Become a Physician Assistant for Free in the US Military

physician assistant examining patient
Army Medicine/Flickr/CC BY 2.0

Western medicine today is an interdisciplinary affair rather than a classist hierarchy: Earning a "respectable" medical career no longer requires spending the whole of your 20s (and putting up your first-born as collateral) to become a doctor. Physicians are still a common source of primary care, treatments, and prescriptions, but they often extend their authority to physician assistants (PAs) -- graduate-trained providers that perform many of the same duties.

I'm not saying it should be easy to break into a career like this -- where you'd better be prepared to work your butt off for the sake of your patients -- but surviving on your own through six years of school and a mountain of debt just for the ​chance to make it is a lot to ask, especially if you're already struggling to make ends meet.

So let's talk about how joining the military offers a few qualified individuals the chance to skip ahead a bit and earn themselves a free master's degree (and a job, obviously) as a physician assistant through the Interservice Physician Assistant Program (IPAP).


This is not an entry-level program. You must be accepted for service in the US military, serve honorably, and prove yourself worthy and eligible for IPAP. Even then, seats are limited each fiscal year, so it's no guarantee. If you have no interest in military service or making the best of the cards dealt you at any point in your career -- including the possibility of not making it into IPAP -- then I recommend you seek other options.

Program Overview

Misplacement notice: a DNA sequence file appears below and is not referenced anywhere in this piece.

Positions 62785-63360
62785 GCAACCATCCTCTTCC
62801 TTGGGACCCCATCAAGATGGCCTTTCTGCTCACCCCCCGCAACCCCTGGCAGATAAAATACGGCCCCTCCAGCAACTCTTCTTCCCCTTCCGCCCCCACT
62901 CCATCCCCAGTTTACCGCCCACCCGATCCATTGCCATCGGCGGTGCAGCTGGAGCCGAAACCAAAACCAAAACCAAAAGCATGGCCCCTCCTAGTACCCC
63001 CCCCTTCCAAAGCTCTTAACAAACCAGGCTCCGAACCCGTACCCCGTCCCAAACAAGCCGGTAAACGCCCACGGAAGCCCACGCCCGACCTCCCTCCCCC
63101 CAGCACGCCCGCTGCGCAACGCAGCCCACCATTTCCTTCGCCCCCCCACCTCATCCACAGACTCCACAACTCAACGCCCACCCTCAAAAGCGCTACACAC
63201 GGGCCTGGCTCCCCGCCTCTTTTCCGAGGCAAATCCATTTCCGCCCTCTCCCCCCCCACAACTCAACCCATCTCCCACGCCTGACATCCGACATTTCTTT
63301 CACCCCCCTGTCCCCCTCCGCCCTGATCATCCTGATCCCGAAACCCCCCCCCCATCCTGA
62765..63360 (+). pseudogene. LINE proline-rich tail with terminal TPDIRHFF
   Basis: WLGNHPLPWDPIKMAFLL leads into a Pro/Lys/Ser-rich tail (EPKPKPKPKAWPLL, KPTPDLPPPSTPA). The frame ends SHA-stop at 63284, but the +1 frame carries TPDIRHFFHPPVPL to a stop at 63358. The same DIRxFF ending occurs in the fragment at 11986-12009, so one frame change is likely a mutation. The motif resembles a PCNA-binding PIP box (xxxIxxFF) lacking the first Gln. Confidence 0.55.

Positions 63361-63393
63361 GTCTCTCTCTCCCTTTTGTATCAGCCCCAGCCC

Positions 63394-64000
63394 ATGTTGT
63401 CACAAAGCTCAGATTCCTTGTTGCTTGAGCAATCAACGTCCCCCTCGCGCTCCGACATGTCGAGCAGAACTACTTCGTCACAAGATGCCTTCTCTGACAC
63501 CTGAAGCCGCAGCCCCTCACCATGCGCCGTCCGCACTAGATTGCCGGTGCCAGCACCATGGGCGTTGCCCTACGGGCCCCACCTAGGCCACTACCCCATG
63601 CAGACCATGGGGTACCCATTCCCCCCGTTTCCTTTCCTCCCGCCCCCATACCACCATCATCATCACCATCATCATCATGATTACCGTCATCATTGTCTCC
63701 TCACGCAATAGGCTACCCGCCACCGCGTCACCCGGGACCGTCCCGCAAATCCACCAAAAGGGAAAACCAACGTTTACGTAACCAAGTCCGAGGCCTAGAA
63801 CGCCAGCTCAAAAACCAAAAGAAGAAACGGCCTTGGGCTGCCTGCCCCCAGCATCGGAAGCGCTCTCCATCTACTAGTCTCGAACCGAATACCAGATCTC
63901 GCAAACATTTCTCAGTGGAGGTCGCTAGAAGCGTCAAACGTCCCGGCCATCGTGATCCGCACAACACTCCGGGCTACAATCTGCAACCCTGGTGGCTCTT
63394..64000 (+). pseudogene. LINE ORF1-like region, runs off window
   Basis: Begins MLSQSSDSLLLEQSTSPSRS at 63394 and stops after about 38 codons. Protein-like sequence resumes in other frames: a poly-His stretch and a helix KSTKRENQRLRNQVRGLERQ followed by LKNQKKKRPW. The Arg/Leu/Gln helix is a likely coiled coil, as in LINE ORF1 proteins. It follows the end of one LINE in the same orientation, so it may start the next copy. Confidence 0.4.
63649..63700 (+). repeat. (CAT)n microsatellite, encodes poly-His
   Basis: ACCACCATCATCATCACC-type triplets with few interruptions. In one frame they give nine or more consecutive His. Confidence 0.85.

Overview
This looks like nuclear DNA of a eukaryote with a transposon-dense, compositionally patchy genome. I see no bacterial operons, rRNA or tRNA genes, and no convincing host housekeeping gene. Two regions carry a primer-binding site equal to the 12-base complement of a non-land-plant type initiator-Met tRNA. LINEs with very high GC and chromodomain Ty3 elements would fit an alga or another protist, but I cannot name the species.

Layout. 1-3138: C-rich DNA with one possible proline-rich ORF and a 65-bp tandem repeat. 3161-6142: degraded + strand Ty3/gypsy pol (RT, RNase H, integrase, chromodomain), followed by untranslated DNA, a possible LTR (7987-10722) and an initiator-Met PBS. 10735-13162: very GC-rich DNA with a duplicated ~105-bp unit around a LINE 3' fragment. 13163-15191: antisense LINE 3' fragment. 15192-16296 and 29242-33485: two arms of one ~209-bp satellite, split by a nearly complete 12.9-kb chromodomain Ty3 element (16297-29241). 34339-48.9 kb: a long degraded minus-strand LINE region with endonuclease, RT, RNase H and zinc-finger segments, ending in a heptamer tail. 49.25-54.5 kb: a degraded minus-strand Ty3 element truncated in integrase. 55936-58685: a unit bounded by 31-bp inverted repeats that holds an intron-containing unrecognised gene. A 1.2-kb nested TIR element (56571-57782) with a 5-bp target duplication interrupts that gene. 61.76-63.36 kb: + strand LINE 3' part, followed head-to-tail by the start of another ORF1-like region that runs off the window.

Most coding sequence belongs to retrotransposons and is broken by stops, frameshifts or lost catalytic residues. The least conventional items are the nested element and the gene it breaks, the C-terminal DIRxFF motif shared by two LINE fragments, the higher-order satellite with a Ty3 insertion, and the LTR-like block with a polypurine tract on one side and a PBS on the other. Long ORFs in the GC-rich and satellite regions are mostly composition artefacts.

In recent years, the military came to the common-sense conclusion that since they were all offering essentially the same jobs in the field of medicine, they should pool their resources and train their medical personnel side-by-side. Like the rest of these programs, IPAP is located at Joint Base San Antonio - Fort Sam Houston, Texas.

In total, the IPAP training program lasts about two and a half years. Before you lynch me for being misleading earlier, let me clarify: This road still takes plenty of time, but as you'll see in the program requirements to follow, that time is spent in the service with full pay and benefits.

The first year and four months of IPAP are spent in the classroom at San Antonio, building from a foundation in anatomy, physiology, and chemistry through a detailed study of body systems, medical disciplines, examination techniques, and clinical thinking.

The remainder of IPAP is a "clinical clerkship" spent working in a variety of specialty areas at military treatment facilities across the nation. Throughout both phases of training, IPAP students also develop and refine a master's thesis paper to present at the conclusion of the program.

Successful graduates then take the Physician Assistant National Certifying Examination (PANCE) to earn their licenses and begin practicing in their branch of service as a PA. If you've made it that far, don't worry: A description of IPAP courtesy of the Naval Association of Physician Assistants claims "[IPAP] students have a 99% pass rate with a mean PANCE score consistently above the national average."

Program Requirements

Each branch of service publishes slightly differing requirements for its physician assistants:

  • Army Physician Assistants
  • Navy Physician Assistants (Enlisted Marines are also eligible for IPAP)
  • Air Force Physician Assistants (Coming soon)